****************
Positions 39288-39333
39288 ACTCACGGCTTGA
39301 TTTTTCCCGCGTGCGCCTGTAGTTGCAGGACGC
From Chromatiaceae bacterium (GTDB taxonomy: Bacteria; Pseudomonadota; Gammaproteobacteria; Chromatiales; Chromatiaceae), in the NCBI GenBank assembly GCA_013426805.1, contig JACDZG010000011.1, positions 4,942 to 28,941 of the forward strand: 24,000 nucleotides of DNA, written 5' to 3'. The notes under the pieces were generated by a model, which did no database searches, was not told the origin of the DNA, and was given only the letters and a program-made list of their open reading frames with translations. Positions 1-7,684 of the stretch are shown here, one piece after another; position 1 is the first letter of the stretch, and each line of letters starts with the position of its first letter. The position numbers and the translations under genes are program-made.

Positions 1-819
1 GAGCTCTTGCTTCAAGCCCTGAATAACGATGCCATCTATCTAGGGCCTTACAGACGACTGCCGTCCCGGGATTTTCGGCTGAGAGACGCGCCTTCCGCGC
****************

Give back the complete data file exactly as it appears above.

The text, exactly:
Positions 39288-39333
39288 ACTCACGGCTTGA
39301 TTTTTCCCGCGTGCGCCTGTAGTTGCAGGACGC
From Chromatiaceae bacterium (GTDB taxonomy: Bacteria; Pseudomonadota; Gammaproteobacteria; Chromatiales; Chromatiaceae), in the NCBI GenBank assembly GCA_013426805.1, contig JACDZG010000011.1, positions 4,942 to 28,941 of the forward strand: 24,000 nucleotides of DNA, written 5' to 3'. The notes under the pieces were generated by a model, which did no database searches, was not told the origin of the DNA, and was given only the letters and a program-made list of their open reading frames with translations. Positions 1-7,684 of the stretch are shown here, one piece after another; position 1 is the first letter of the stretch, and each line of letters starts with the position of its first letter. The position numbers and the translations under genes are program-made.

Positions 1-819
1 GAGCTCTTGCTTCAAGCCCTGAATAACGATGCCATCTATCTAGGGCCTTACAGACGACTGCCGTCCCGGGATTTTCGGCTGAGAGACGCGCCTTCCGCGC